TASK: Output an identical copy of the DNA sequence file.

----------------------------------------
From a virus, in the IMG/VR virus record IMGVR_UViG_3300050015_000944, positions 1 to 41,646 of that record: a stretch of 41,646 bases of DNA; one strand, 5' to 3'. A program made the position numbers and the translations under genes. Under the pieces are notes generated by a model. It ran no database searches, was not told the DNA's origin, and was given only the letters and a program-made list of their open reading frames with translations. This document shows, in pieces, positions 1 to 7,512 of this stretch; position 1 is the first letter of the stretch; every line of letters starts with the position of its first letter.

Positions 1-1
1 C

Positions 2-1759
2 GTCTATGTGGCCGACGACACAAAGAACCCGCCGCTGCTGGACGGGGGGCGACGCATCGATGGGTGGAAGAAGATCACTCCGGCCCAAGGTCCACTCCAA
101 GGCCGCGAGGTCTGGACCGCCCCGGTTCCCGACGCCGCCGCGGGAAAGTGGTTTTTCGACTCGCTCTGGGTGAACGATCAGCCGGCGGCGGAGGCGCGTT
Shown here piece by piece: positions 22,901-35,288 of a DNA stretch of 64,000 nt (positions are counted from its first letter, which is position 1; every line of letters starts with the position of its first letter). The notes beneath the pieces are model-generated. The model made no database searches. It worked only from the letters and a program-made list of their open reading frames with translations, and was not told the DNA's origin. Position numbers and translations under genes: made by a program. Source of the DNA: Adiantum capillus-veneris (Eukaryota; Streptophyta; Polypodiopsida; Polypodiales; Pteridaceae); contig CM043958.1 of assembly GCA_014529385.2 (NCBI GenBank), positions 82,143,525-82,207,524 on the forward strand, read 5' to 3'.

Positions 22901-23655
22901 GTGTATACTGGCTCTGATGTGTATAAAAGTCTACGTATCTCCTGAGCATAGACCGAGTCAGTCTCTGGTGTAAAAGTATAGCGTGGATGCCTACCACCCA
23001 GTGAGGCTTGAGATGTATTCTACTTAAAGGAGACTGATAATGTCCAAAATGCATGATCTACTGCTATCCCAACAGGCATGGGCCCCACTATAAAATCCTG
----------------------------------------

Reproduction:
From a virus, in the IMG/VR virus record IMGVR_UViG_3300050015_000944, positions 1 to 41,646 of that record: a stretch of 41,646 bases of DNA; one strand, 5' to 3'. A program made the position numbers and the translations under genes. Under the pieces are notes generated by a model. It ran no database searches, was not told the DNA's origin, and was given only the letters and a program-made list of their open reading frames with translations. This document shows, in pieces, positions 1 to 7,512 of this stretch; position 1 is the first letter of the stretch; every line of letters starts with the position of its first letter.

Positions 1-1
1 C

Positions 2-1759
2 GTCTATGTGGCCGACGACACAAAGAACCCGCCGCTGCTGGACGGGGGGCGACGCATCGATGGGTGGAAGAAGATCACTCCGGCCCAAGGTCCACTCCAA
101 GGCCGCGAGGTCTGGACCGCCCCGGTTCCCGACGCCGCCGCGGGAAAGTGGTTTTTCGACTCGCTCTGGGTGAACGATCAGCCGGCGGCGGAGGCGCGTT
Shown here piece by piece: positions 22,901-35,288 of a DNA stretch of 64,000 nt (positions are counted from its first letter, which is position 1; every line of letters starts with the position of its first letter). The notes beneath the pieces are model-generated. The model made no database searches. It worked only from the letters and a program-made list of their open reading frames with translations, and was not told the DNA's origin. Position numbers and translations under genes: made by a program. Source of the DNA: Adiantum capillus-veneris (Eukaryota; Streptophyta; Polypodiopsida; Polypodiales; Pteridaceae); contig CM043958.1 of assembly GCA_014529385.2 (NCBI GenBank), positions 82,143,525-82,207,524 on the forward strand, read 5' to 3'.

Positions 22901-23655
22901 GTGTATACTGGCTCTGATGTGTATAAAAGTCTACGTATCTCCTGAGCATAGACCGAGTCAGTCTCTGGTGTAAAAGTATAGCGTGGATGCCTACCACCCA
23001 GTGAGGCTTGAGATGTATTCTACTTAAAGGAGACTGATAATGTCCAAAATGCATGATCTACTGCTATCCCAACAGGCATGGGCCCCACTATAAAATCCTG